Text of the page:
By Michael Odeng
Every dog has its day, they say. Well, the dogs and cats of Mbuya community belonging to low-income earners who can hardly afford to pay for their vaccination had theirs on Monday.
In a key drive aimed at saving human lives from deadly bites, the canines and cats were vaccinated against rabies.
Over 200 animals received medical treatment in a campaign spearheaded by the Uganda Society for the Protection and Care of Animals (USPCA) at Mbuya center in Kampala.
Scores of Mbuya, Gizza and Mutungo residents thronged the center with their dogs and cats for vaccination, deworming, spraying and castration.
36 male and 20 female animals were sterilized to prevent them from reproducing and therefore bring down the birth rates.
The huge turn-up was overwhelming as the 80 units of rabies vaccine, 88 units of deworming medical liquids and sprayers almost ran out.
“The pet owners responded positively to our call,” says Elke Van Gelder, USPCA field officer, adding that the campaign will always be done at least once in a year.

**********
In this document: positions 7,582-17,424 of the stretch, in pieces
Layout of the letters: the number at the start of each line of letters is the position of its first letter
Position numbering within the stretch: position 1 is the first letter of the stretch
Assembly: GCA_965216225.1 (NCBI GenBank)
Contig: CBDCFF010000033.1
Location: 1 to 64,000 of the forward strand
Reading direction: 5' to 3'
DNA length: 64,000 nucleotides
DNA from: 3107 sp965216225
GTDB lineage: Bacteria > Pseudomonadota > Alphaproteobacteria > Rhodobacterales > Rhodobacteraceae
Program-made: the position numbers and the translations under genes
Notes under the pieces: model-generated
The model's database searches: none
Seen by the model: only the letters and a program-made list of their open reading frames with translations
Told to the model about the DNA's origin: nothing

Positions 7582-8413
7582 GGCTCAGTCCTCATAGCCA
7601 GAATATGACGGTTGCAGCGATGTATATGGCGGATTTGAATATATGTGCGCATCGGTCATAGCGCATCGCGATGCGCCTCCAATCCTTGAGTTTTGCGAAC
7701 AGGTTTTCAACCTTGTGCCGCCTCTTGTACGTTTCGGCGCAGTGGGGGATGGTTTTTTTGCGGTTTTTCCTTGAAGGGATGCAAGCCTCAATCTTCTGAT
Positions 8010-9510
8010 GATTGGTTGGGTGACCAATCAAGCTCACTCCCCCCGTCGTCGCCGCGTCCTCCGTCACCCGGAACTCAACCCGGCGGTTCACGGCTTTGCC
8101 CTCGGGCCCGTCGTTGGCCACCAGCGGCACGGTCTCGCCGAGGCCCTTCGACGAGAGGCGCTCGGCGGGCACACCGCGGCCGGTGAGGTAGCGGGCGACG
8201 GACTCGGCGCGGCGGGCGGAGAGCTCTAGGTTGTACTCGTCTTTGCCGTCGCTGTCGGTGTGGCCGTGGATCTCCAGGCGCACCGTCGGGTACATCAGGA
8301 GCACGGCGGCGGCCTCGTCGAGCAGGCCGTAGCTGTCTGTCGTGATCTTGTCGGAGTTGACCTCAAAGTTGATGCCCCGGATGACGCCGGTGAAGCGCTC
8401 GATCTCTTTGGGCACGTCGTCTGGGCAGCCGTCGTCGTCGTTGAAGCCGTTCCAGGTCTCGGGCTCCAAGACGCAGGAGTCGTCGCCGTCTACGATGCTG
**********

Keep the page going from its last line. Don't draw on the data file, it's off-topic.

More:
Elke said that the programme is the most effective way to reduce the risk of rabies which kills some 50,000 people every year.
“Worldwide, dog bites are the cause of almost all human rabies deaths, with a much smaller number of cases occurring each year from other domestic and wild animals, including bats.”
“We have all the tools to eliminate rabies but it’s an uphill battle to bring the disease into the limelight, and to initiate and sustain large-scale regional rabies elimination programmes,” she added.
USPCA manager, Alex Ochieng said that many people around the community have died of rabies from dog bites, adding that they receive over five cases of dog and cat bites every month.
He added that most such victims are school-going children.
USPCA’s senior vet, Dr. Alex Great Mugisa said that a person or animal contracts rabies from the bites of an infected animal, especially a cat, dog or wild carnivores like jackals and foxes – and sometimes bats.
The rabies virus infects the central nervous system, then the brain and ultimately leads to a deadly end.
Early symptoms of the disease in victims include fever, headache, and general weakness. As the disease progresses, more specific symptoms appear – anxiety, hallucinations, increase in saliva, partial paralysis and fear of water.
Death usually occurs within the days of the onset of these symptoms.